Britain is not “moving fast enough” to build sufficient low-carbon energy infrastructure to reduce the country’s dependence on volatile gas imports, the chief executive of SSE has warned.
Alistair Phillips-Davies said solutions already existed that would allow Britain to end its “over-reliance” on expensive imported gas “and the regimes that control it”.
But he argued that there were too many blockages holding up the country’s progress, such as the time it takes to secure planning permission and other necessary consents for offshore wind farms.
“There is broad political and public support for clean, homegrown energy,” Philips-Davies told the Financial Times. “We have the strategies and policy papers we need. We just need to see more urgency behind efforts to clear the barriers, greenlight projects and get clean infrastructure built.”
Although most of SSE’s activities are in the UK, Philips-Davies warned that international competition was heating up as the US and Europe also pursue ambitious clean energy programmes, with generous support schemes such as the $369bn US Inflation Reduction Act wooing investors and developers.
“If the UK doesn’t act quickly, others will,” Philips-Davies said. “The US and Europe are racing to catch up.”
In the months after Russia marched into Ukraine last year, the UK government set bold new targets for technologies such as offshore wind, solar and nuclear power to increase the country’s energy security and reduce its exposure to volatile international energy markets.
The UK imports more than 60 per cent of its gas, which is used to heat homes and also fuel gas-fired power stations.
However, energy companies are becoming increasingly frustrated at the obstacles preventing them from delivering targets such as a fivefold increase in offshore wind capacity to 50 gigawatts by 2030.
“It can take more than a decade to deliver a wind farm currently — that’s far too long,” said Phillips-Davies.
Ministers last year promised to speed up planning processes but energy companies report very little progress.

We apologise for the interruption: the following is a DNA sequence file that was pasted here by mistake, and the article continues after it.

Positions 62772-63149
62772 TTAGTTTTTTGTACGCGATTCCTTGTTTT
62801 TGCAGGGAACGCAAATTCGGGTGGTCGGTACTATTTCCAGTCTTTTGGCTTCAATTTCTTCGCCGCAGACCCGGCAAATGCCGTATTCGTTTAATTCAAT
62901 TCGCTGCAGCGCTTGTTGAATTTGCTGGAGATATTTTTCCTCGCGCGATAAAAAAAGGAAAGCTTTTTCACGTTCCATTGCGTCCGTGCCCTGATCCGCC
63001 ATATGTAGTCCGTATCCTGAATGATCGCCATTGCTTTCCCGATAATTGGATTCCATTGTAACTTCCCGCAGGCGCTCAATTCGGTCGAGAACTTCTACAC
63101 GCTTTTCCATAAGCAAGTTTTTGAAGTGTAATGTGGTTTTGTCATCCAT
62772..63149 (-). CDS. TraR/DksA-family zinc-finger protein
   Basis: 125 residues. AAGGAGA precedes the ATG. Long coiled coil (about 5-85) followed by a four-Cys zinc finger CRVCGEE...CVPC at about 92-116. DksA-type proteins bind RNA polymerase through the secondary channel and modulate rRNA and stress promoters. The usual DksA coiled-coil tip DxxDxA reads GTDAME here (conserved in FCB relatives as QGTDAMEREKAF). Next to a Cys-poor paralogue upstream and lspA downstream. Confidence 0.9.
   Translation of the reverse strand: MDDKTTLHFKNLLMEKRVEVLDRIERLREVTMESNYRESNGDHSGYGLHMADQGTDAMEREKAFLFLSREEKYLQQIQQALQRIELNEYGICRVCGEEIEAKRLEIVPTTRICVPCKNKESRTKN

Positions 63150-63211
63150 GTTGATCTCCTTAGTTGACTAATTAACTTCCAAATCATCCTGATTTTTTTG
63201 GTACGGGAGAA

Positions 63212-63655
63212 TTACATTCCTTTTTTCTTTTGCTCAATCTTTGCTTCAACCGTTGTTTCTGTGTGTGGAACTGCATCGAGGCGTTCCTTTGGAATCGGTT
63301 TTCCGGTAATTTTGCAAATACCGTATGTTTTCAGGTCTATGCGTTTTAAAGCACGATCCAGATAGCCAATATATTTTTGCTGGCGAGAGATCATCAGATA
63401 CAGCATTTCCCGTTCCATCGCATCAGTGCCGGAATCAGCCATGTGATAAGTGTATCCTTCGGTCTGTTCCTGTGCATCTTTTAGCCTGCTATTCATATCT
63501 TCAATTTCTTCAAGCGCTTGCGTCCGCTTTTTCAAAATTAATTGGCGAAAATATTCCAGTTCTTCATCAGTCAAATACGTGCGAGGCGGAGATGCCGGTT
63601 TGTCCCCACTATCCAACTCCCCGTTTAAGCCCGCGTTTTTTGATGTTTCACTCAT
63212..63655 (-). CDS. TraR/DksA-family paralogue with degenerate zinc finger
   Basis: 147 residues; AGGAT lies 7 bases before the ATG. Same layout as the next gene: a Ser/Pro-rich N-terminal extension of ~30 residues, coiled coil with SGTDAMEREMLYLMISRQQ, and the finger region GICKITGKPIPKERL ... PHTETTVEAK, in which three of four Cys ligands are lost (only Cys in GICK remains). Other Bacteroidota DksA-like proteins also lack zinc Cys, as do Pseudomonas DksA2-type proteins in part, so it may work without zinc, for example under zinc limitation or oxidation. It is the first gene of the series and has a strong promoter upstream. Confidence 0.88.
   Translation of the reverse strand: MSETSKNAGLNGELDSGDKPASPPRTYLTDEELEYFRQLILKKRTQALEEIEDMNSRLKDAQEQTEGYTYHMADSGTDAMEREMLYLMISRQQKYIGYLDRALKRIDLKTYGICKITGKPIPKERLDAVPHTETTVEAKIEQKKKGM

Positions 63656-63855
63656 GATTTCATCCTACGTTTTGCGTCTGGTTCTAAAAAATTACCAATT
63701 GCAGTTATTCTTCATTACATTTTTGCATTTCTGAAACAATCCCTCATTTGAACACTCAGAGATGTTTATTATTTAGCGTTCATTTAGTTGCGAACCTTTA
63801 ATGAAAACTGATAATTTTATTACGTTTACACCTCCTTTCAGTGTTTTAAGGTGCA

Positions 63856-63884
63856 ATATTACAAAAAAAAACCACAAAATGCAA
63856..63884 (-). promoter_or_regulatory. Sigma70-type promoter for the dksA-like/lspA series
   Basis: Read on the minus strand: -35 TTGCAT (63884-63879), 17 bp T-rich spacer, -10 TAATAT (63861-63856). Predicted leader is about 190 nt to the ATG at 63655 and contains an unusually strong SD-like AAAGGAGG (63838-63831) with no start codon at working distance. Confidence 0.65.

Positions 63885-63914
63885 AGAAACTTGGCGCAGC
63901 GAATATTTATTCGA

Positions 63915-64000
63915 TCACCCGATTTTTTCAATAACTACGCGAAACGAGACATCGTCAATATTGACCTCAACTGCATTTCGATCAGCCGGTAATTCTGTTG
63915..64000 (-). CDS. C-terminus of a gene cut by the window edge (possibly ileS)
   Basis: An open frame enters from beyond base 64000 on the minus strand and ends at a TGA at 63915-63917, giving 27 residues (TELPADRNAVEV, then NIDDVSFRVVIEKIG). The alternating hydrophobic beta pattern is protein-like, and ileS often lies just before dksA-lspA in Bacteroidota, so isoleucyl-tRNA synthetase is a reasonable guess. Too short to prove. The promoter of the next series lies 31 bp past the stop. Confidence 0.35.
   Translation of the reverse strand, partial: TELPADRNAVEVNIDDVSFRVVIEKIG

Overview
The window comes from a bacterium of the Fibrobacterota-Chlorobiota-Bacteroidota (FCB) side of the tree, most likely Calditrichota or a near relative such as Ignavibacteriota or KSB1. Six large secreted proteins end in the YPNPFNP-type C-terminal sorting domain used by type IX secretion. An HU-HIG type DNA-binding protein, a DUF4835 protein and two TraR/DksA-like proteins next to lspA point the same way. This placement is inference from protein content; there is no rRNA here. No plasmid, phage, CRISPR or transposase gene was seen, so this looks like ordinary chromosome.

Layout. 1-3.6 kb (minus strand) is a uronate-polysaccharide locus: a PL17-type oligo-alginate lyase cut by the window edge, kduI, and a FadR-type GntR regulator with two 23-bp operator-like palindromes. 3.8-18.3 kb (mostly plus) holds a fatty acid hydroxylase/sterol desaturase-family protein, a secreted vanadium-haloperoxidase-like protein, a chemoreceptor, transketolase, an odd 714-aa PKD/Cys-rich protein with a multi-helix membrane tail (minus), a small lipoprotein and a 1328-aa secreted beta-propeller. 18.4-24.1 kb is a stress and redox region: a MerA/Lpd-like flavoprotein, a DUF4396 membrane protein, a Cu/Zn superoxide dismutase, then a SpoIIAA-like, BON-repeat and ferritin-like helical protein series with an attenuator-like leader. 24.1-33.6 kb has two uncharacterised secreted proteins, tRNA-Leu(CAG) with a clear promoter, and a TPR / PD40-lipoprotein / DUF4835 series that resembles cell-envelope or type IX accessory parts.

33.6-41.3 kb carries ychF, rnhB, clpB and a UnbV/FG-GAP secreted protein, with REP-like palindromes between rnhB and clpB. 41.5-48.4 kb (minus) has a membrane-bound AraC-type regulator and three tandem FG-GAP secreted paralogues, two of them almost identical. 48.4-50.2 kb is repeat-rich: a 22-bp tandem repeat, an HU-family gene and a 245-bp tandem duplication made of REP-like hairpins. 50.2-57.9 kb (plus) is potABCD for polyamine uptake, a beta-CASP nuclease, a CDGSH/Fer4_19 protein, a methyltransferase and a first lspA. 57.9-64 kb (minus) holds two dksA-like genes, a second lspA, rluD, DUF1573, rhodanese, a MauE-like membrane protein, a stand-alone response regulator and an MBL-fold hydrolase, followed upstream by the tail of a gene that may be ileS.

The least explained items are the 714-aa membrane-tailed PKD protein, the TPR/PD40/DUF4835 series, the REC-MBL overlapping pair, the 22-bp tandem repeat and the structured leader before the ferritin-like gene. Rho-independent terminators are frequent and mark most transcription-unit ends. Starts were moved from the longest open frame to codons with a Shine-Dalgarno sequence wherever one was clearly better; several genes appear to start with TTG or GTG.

Once projects have received relevant planning permissions and other consents, another problem is grid connection, according to Chris Hewett, chief executive of trade body Solar Energy UK.
He said that while 10GW of large solar projects currently had planning permission in Britain, a “significant proportion” had been told by electricity grid operators that they were unlikely to get connection dates until the second half of the decade or even the early 2030s, which is delaying construction.
“The restrictions on the grid are a drag on economic growth across the whole country,” Hewett said, blaming a combination of grid operators’ own processes and the regulatory regime whereby grid owners have to seek permission from Ofgem for their investment programmes.
Energy groups are hoping the government will take heed of recommendations made last week by Chris Skidmore, Conservative MP and former science and universities minister, who was commissioned to review the UK’s 2050 net zero emissions target. Skidmore urged reforms to local and national planning rules to “unleash” cheaper forms of electricity generation.
SSE is a big developer of offshore wind in Britain but is also vying to build one of the the UK’s first gas-fired power stations fitted with carbon capture and storage technology. It is also working on power stations that could run on low-carbon hydrogen, which does not produce carbon dioxide when burnt.
The UK business department did not immediately respond to a request for comment.